Millennials surpass Gen Xers as the largest generation in U.S. labor force
With its disproportionately large share of immigrants, and at an age of transition from college to the working world, the Millennial generation’s workforce is highly likely to grow even further in the near future.
For young Americans, unemployment returns to pre-recession levels
More than half (50.9%) of the nation’s nearly 8 million unemployed for April are ages 16 to 34 – even though that group makes up just over a third of the civilian labor force.
On Equal Pay Day, key facts about the gender pay gap
77% of women and 63% of men believe “this country needs to continue making changes to give men and women equality in the workplace.”
Working-mom guilt? Many dads feel it too
Today’s working fathers are just as likely as working mothers to say that finding the right balance between their job and their family life is a challenge.
Working while pregnant is much more common than it used to be
The latest figures show that 66% of mothers who gave birth to their first child between 2006 and 2008 worked during pregnancy, up from 44% in the early 1960s.
U.S. Unauthorized Immigrants in the Labor Force
Most hold low-skilled service, construction and production jobs, but those shares have fallen since 2007. In the states, the leading industry employers are hospitality, manufacturing and construction.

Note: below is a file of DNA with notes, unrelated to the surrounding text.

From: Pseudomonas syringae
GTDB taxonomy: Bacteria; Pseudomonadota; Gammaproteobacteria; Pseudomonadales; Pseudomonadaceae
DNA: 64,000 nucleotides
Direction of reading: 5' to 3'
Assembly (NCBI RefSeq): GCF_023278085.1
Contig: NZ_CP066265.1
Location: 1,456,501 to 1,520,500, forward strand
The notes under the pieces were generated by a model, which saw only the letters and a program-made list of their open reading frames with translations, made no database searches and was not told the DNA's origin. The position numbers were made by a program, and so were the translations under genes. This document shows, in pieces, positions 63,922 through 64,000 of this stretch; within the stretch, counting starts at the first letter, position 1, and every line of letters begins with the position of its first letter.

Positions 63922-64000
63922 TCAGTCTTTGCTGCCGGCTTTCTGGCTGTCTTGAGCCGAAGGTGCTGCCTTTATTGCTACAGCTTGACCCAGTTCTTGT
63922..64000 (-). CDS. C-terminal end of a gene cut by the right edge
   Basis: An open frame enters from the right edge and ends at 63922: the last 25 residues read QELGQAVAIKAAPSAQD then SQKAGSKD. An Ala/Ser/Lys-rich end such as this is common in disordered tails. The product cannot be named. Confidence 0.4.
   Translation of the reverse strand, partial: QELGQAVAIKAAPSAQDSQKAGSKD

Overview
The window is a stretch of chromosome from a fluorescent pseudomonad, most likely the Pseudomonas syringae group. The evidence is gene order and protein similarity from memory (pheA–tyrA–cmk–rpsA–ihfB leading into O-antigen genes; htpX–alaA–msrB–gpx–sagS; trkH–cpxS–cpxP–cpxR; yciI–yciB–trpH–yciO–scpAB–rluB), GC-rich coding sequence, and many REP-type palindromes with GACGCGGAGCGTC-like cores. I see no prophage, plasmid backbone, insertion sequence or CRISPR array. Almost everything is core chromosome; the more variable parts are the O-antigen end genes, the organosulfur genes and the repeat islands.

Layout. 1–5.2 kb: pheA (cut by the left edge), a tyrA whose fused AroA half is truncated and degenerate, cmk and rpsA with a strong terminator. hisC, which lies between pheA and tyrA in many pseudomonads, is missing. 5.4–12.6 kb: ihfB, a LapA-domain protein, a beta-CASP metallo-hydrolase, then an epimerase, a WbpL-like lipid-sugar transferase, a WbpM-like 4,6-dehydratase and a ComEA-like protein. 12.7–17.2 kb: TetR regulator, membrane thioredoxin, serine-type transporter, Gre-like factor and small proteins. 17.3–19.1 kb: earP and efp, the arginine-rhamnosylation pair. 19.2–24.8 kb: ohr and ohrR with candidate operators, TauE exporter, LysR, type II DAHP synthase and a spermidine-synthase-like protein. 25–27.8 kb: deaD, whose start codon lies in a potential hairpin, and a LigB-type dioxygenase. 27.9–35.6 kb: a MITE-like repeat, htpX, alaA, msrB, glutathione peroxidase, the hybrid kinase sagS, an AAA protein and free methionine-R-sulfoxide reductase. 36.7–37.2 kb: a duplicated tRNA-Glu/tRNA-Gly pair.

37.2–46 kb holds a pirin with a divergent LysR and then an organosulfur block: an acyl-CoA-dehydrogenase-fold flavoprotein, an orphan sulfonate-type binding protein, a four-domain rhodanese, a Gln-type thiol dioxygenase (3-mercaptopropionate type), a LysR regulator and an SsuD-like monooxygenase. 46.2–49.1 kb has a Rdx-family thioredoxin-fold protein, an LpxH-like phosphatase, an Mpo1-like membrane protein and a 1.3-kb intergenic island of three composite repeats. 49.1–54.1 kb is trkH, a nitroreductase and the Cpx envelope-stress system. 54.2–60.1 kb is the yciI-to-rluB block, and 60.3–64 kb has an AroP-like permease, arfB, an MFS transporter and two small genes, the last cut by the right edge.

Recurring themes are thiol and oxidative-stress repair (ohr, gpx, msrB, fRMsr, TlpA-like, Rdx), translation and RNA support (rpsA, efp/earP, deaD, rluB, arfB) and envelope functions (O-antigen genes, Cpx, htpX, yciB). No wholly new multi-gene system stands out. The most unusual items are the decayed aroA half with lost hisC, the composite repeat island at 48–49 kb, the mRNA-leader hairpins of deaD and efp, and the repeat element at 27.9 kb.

How Millennials today compare with their grandparents 50 years ago
Our analysis finds that Millennials stand apart from the young adults of the Silent generation when it comes to education, employment and home life.
Jobs situation looks brighter as employers seek to fill more positions
There were 1.8 unemployed people per job opening in January, another indicator of the improving jobs situation.
Despite progress, women still bear heavier load than men in balancing work and family
Our research suggests the issue continues to resonate with many working moms.
For most highly educated women, motherhood doesn’t start until the 30s
More than half (54%) of mothers near the end of their childbearing years with at least a master’s degree had their first child after their 20s. In fact, one-fifth didn’t become mothers until they were at least 35. Some 28% became moms in their late 20s, and 18% had children earlier in their lives.